How To Find the Best Eco-Friendly Paper Towels
Hey! Now that we’ve gotten your attention with our greenwash-y, SEO-friendly title (thanks, Google), you should know that while there’s no such thing as an “eco-friendly” paper towels, here’s what to be wise on when you’re shopping so you can pick the best option for you, the planet, and the people making your stuff.
Paper towels have come to be seen as an everyday necessity in America. In fact, the U.S. spends about $5.7 billion dollars a year on paper towels -- that’s nearly as much as every other country combined. But why are paper towels a “necessity”? Americans are essentially paying for convenience. Would our behavior change if we all understood the environmental consequences of this convenience? According to the EPA, Americans generated 7.4 billion pounds of tissue waste in 2015, made up of products such as paper towels, tissues, and toilet paper.
Paper towels are biodegradable, meaning that when disposed of correctly (such as in a composting system), they are broken down by microorganisms and leave behind matter that can be safely reintegrated into the soil. However, when biodegradable products make their way into landfills, the lack of oxygen in landfill environments causes these products to produce methane, a greenhouse gas 28-80 times more potent than carbon dioxide.
To combat this waste and methane production, we recommend giving some of your old towels or t-shirts a second life by cutting them up into reusable dish rags. But we’re humans that make messes and sometimes you just need the ease of a paper towel to clean up that nasty spill. Below, we’ll tell you everything you need to know before you stock up.
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Paper pulp is the main component in paper towels and can come from various sources: virgin wood, post-consumer recycled content, pre-consumer recycled content, bamboo, or wheat straw.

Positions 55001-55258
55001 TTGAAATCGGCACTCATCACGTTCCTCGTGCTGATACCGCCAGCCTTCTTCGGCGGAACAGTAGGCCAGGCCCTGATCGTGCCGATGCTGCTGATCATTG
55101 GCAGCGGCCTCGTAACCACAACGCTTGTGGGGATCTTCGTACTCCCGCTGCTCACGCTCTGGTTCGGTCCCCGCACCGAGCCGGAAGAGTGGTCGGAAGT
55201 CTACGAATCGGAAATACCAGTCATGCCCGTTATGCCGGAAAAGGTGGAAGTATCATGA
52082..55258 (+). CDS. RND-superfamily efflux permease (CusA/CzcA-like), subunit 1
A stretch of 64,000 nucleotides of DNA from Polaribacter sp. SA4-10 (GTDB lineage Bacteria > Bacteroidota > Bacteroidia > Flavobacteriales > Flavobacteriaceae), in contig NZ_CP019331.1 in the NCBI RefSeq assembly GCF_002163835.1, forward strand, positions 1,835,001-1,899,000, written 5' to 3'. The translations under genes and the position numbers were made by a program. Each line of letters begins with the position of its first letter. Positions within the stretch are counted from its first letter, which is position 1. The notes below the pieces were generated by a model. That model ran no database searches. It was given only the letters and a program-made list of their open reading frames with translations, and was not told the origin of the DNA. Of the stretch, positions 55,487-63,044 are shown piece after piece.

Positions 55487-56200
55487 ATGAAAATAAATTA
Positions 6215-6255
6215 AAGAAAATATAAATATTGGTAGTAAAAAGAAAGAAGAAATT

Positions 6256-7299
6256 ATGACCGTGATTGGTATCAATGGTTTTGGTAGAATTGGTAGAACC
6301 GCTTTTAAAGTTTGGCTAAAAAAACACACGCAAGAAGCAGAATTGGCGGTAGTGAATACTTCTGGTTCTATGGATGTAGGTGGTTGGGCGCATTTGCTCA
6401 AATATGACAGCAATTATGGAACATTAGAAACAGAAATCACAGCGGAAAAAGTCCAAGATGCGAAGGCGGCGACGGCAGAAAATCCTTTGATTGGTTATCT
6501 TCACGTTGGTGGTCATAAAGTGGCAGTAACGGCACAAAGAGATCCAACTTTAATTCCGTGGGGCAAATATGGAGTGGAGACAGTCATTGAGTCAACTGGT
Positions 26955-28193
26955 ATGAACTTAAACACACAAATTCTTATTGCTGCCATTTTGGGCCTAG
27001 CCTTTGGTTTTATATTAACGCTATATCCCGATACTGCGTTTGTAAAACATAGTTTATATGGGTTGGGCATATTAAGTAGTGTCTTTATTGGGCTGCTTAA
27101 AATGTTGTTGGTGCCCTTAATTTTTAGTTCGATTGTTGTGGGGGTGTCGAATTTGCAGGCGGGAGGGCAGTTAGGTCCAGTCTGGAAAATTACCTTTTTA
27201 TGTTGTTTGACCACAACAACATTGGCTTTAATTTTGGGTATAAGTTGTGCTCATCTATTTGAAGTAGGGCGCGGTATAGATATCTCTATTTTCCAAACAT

Virgin Paper Pulp
Virgin pulp is the most popular, but most damaging pulp component. America’s favored virgin pulp comes from the Canadian boreal, where industrial logging for America’s tissue industry currently claims one million acres of forest every year. This practice harms the lives of the Indigenous Peoples in the area and kills off local animals, including caribou. On top of these injustices, industrial logging releases carbon that had previously been stored in the forest’s soil and reduces the number of trees that can absorb earth-warming greenhouse gases. The NRDC reports that making tissue products from 100% virgin fiber generates three times more CO2e than tissue products made from other types of pulp. With these facts in mind, it’s shocking that the three biggest brands in tissue (Procter & Gamble, Kimberly-Clark, and Georgia-Pacific) rely primarily on virgin pulp. Clearly, it’s time to change the status quo.
Recycled Paper Pulp
Don’t worry, it’s not all bad news! Recycled paper pulp is an increasingly popular alternative to virgin pulp and is used by brand names like Seventh Generation and Marcal. Recycled pulp minimizes damage to forests and requires only half the water of virgin pulp products. The chemicals needed to whiten recycled paper pulp are also much less toxic than those used to whiten virgin paper pulp. There are two sources of recycled paper pulp: pre-consumer or post-consumer waste. Pre-consumer pulp comes from sources like obsolete paper stock or unused paper products, while post-consumer pulp comes from used paper that has been recycled to give it a second life. Both types of pulp are a massive improvement on virgin fiber in terms of protecting forests, but post-consumer pulp does way more to reduce overall waste. The EPA recommends buying paper towels that contain at least 40-60% post-consumer recycled pulp, but don’t be afraid to go above and beyond; more post-consumer recycled pulp = less waste.